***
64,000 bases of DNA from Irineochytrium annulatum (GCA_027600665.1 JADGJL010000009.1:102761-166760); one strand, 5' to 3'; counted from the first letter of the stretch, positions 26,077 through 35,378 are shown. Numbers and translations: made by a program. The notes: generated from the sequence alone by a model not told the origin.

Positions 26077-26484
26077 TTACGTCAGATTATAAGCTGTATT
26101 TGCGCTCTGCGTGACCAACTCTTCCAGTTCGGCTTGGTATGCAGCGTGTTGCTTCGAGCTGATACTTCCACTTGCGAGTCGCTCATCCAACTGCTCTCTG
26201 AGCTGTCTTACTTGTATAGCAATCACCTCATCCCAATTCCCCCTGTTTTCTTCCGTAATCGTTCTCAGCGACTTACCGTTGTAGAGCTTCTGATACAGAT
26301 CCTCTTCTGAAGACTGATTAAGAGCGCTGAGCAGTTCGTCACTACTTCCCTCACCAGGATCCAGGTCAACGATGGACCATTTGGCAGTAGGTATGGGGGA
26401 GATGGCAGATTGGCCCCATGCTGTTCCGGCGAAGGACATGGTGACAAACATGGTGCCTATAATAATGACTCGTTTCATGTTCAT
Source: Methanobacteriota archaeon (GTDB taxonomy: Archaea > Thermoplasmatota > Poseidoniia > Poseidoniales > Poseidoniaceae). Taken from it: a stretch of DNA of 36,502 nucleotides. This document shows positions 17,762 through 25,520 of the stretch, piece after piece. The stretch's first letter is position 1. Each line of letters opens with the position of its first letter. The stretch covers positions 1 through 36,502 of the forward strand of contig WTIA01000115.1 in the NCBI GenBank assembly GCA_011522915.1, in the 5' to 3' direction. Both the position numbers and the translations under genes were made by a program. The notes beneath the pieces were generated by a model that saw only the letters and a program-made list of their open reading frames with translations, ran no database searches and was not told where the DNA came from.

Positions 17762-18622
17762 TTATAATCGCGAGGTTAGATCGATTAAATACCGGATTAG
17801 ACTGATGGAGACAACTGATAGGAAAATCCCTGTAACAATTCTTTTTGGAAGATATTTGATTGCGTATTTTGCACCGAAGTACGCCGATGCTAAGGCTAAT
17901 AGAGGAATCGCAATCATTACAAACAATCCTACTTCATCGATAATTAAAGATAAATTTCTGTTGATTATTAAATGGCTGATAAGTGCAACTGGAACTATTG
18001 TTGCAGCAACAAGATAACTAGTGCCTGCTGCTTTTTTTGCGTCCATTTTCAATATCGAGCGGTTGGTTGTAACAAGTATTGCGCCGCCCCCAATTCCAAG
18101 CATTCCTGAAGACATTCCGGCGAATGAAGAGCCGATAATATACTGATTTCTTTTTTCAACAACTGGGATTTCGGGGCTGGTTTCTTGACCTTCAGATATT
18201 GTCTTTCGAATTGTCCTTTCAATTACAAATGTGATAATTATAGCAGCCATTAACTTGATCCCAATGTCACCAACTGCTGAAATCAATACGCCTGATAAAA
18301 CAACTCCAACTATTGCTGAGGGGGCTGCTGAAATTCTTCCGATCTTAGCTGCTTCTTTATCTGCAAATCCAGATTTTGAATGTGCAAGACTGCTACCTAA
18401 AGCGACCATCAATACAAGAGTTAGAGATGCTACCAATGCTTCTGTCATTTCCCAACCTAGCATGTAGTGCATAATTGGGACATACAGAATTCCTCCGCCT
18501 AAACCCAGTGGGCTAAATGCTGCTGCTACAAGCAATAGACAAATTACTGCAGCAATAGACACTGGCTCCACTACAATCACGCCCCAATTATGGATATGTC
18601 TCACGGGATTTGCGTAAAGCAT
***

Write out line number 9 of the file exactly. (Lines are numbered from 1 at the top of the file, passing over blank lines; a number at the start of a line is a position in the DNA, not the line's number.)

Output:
Positions 17762-18622